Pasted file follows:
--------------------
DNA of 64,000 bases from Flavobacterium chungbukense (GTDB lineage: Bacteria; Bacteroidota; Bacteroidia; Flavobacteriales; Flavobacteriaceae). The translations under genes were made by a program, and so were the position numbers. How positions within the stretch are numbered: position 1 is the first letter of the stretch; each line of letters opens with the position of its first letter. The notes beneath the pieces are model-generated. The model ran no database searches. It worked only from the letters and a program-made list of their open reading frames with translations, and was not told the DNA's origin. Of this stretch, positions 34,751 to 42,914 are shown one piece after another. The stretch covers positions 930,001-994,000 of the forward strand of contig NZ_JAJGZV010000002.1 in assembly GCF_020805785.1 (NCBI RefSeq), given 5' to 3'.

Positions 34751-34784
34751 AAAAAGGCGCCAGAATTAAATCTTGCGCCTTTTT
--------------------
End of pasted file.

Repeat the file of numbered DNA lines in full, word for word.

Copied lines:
DNA of 64,000 bases from Flavobacterium chungbukense (GTDB lineage: Bacteria; Bacteroidota; Bacteroidia; Flavobacteriales; Flavobacteriaceae). The translations under genes were made by a program, and so were the position numbers. How positions within the stretch are numbered: position 1 is the first letter of the stretch; each line of letters opens with the position of its first letter. The notes beneath the pieces are model-generated. The model ran no database searches. It worked only from the letters and a program-made list of their open reading frames with translations, and was not told the DNA's origin. Of this stretch, positions 34,751 to 42,914 are shown one piece after another. The stretch covers positions 930,001-994,000 of the forward strand of contig NZ_JAJGZV010000002.1 in assembly GCF_020805785.1 (NCBI RefSeq), given 5' to 3'.

Positions 34751-34784
34751 AAAAAGGCGCCAGAATTAAATCTTGCGCCTTTTT